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UT DREAM Act students condem petition by Texas Aggie Conservatives

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ULI students promote the DREAM Act. Photo Courtesy: University Leadership Initiative

The University Leadership Initiative, a student organization at the University of Texas that promotes the DREAM Act, condemned a petition circulated by the Texas Aggie Conservatives on Monday.

The petition from TAC, a registered student organization at Texas A&M, calls for a special session to reverse legislation that allows certain qualifying immigrants who are long-term residents of the state to pay in-state tuition at public colleges and universities provided that they:

· graduate from a Texas high school,

· reside in Texas for at least three years prior to graduating from high school,

· continuously live in the state for the last year, and

· either has or commits to obtain legal residency status when eligible.

“There is nothing conservative about their petition,” said Ainee Athar, a UT student and member of the UIL. “This is a mean-spirited action that seeks to punish young people who are doing everything they can to succeed, despite countless obstacles.”

TAC students promoting Constitution Day. Photo Courtesy: Texas Aggie Conservatives

An open letter from TAC expresses disappointment that Texas tax dollars are being used to subsidize college tuition for undocumented students. TAC will be collecting signatures for the petition from the public over the next week.

“It is outrageous that Texas A&M, because of Governor Perry, is awarding those who violated the law with in-state tuition and financial aid. The Texas government, especially in these troubling economic times, should not be subsidizing the higher education of adults who cannot legally work in the United States,” said Steven Schroeder, Chairman of the TAC.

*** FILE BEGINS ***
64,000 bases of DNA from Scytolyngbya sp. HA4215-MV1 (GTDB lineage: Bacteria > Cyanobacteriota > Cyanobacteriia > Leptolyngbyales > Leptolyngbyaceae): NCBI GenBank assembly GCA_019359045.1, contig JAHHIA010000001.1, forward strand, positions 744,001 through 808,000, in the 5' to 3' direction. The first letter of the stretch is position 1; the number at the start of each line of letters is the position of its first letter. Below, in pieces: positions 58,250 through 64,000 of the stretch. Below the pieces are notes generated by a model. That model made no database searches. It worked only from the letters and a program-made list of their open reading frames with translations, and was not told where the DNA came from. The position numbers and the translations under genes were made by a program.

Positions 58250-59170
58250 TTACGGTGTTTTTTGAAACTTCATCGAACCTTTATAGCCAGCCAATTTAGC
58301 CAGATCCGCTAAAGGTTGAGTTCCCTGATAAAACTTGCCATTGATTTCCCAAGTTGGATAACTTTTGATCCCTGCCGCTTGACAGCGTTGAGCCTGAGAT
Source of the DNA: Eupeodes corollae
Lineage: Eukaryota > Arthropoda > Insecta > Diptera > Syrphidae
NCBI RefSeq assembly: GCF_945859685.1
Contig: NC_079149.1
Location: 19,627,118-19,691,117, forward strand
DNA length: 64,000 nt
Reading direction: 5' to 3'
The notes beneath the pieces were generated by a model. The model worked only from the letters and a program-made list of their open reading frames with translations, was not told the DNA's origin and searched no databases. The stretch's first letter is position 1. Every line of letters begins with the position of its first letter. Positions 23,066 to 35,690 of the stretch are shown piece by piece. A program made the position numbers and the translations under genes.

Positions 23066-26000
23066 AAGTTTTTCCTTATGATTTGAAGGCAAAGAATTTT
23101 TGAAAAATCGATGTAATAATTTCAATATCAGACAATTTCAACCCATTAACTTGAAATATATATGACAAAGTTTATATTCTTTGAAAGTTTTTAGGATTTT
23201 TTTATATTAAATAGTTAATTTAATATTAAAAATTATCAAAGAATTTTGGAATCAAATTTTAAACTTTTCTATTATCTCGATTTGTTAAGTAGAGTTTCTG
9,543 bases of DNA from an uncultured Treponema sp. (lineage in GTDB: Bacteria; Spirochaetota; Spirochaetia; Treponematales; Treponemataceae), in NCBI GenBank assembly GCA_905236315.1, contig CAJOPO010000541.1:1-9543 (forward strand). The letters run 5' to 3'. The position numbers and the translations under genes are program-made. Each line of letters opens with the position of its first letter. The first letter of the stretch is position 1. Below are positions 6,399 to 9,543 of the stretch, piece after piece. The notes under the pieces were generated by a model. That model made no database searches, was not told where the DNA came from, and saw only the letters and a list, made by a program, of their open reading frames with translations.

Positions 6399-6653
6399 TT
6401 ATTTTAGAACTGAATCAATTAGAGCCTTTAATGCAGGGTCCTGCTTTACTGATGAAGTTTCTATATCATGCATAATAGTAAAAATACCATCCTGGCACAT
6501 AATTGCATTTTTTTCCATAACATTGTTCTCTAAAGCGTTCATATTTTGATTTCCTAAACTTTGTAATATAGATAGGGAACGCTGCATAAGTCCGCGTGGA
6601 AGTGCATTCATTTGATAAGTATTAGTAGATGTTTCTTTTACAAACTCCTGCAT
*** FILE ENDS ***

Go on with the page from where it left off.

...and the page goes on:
In September, TAC denounced Texas A&M for promoting the DREAM Act during Hispanic Heritage Month.

“This petition would disincentivize personal responsibility at the expense of what’s best for Texas,” added UIL’s Athar. “Given the benefit of this legislation and the high costs of a special session, it’s hard to believe that this petition is motivated by something other than hate.”

In February 2001, then Texas House Representative Rick Noriega authored House Bill 1403, which granted certain non-immigrant students (including undocumented students) access to in-state tuition rates at Texas colleges. Governor Perry signed the bill into law in June of that year.

The law has dogged Perry on the campaign trail as he seeks the republican nomination for president. Perry has refused to back down on the immigration decisions he made as governor, while trying to reassure the republican base that he is tough on immigration. This has led to confusion among voters and has been cited as a one of the primary reasons for his decline in polls among republican presidential hopefuls.

According to a Dallas Morning News investigation, The Texas Higher Education Coordinating Board reports 12,138 immigrant students, about 1 percent of all Texas college students, benefited from paying in-state tuition.

The majority of the beneficiaries are undocumented students.


You can follow the author, Ray Ruiz, @EGMNRay on Twitter



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